Understanding your Order to Cash Cycle means understanding the process by which you take an order or sign a contract, do the work, deliver the work, and get paid. It may also mean how long it takes between your order and paying for a product, and then selling it to your customer, if you are a retailer. 

In some cases, retailers may even have a negative order to cash cycle, meaning that they can sell products for a profit before paying their suppliers. If you understand this cycle, then you can take advantage of it by ordering goods before you are able to fully pay for them. 

Understanding your Order to Cash Cycle

How long does it take from the day your client makes an order, to the day there is cash in your bank account for that order, and what happens in between to your cash flow? 

Depending on the business, this can be a simple cycle, or a complex one. If your business is selling paper, then it may be as simple as taking the order, setting a delivery date, sending an invoice, and getting the invoice paid.

If you’re in a business with a more complex cash flow, then you may need to include many more steps. A carpenter, for example, will have to consider the cost of hiring laborers, the cost of materials, and the cost of transportation and any other expenses in a job long before they get paid. They must also consider how long it may take from the completion of the job, to the acceptance of the job, to the receipt of payment. What if the customer isn’t satisfied or needs revisions? 

Using this Data to Improve Your Business Strategy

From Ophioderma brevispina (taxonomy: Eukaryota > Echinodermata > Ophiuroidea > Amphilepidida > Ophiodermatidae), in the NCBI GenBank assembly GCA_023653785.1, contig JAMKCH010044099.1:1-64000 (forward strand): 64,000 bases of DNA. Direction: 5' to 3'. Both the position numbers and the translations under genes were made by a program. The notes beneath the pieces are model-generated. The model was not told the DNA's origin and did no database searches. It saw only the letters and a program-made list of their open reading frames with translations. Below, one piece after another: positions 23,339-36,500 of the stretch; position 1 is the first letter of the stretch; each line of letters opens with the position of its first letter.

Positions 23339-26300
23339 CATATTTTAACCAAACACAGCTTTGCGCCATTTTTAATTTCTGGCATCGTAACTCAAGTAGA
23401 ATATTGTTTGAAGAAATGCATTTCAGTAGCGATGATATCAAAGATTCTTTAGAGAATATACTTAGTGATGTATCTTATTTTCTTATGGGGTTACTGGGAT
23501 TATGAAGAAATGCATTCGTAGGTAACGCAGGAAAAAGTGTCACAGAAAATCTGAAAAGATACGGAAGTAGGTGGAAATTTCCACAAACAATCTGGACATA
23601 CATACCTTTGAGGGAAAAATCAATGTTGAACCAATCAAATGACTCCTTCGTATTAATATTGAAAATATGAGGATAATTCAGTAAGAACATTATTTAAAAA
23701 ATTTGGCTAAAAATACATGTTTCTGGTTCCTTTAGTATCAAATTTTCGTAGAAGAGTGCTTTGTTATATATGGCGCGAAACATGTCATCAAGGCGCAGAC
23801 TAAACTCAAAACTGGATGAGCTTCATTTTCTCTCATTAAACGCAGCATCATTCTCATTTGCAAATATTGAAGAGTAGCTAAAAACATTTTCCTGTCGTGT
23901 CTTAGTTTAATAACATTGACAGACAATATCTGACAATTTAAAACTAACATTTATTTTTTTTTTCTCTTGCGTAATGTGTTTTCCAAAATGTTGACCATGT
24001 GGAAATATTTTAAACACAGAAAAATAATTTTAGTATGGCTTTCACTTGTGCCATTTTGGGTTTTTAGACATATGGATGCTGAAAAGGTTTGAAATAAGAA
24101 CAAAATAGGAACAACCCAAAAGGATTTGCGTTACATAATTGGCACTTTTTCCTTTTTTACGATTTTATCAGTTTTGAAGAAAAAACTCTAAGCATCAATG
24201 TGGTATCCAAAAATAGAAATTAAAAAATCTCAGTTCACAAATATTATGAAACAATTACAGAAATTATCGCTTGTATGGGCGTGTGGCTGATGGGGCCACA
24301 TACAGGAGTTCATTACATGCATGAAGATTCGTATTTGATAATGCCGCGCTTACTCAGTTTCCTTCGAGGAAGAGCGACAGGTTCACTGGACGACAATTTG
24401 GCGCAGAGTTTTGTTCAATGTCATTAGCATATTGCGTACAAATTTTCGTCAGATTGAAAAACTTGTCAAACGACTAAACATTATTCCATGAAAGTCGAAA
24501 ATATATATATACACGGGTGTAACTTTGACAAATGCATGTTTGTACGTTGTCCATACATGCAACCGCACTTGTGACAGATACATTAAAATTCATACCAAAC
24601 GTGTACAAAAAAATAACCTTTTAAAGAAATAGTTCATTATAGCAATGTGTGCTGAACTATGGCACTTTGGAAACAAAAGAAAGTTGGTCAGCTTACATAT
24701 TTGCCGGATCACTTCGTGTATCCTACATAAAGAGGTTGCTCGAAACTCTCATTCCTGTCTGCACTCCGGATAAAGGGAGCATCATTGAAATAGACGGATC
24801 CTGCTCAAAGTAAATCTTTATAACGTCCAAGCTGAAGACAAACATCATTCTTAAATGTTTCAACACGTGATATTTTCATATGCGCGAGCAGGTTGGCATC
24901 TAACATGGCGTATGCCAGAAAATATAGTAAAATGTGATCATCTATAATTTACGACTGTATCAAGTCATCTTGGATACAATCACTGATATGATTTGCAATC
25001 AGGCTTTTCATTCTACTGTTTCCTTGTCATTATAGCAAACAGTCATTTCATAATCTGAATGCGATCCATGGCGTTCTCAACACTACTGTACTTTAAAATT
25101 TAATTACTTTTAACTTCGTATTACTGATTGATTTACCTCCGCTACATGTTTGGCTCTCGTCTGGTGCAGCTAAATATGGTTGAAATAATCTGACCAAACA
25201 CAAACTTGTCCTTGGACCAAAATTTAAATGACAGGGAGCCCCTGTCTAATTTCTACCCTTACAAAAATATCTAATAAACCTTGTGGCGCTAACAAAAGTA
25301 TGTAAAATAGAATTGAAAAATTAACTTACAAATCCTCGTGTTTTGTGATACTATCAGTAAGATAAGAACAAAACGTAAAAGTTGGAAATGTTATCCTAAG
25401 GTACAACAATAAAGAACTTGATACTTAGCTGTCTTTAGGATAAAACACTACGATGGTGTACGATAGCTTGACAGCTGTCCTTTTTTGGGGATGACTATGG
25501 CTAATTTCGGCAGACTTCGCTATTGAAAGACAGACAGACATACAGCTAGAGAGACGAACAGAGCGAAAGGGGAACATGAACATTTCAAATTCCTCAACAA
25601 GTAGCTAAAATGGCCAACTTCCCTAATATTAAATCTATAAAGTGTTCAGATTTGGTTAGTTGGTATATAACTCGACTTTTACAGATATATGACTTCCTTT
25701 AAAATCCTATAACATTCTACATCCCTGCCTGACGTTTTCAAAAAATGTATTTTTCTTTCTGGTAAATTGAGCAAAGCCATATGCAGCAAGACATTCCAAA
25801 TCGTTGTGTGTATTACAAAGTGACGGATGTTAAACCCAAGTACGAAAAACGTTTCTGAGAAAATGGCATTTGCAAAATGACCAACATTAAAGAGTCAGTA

Thus your balance projections may indicate that you need to ask for some amount of money up front, if you can’t afford to cover all of your costs before being paid. You may need to change your business terms. 

It may also be possible that you are taking too many orders at once, and won’t be able to finance all of them before being paid. Then you should reduce your sales efforts and focus on existing customers. The opposite might also be true; you may find that you have excess cash, and should be looking for more customers to utilize your resources. 

By entering all of these details into Board under planned payments, you’ll be able to see how your expected cash flow affects your future cash balance. You will see that just because you have orders signed, doesn’t mean you will be able to service all of your customers. If at any time your balance is set to go below zero, then something has to be adjusted. Either you need to get paid sooner, or you need to reduce your costs.

Using Cash Flow as a Guide

With a picture of how your cash flow works, you can make smarter business decisions. Decisions driven by cash flow, instead of just by instinct, help a business remain healthy.

Chasing large sales, rather than booking more, smaller sales, is a common way for small businesses to run out of money. This happens when entrepreneurs forget the basics of cash flow, and focus on the wrong things, like the size of a contract, rather than its profitability or cash flow impact. 

Paradoxically, many small businesses fail, even as their income increases over time. This is because they don’t understand their cash flow, and as a result, make the wrong decisions about what to sell, and at what prices.

Understand Your Cash Flow with Board

Board is built around helping you understand your cash flow situation. 

Log in to Board today to assess your small business cash flow, and see if your business is really performing the way it should be.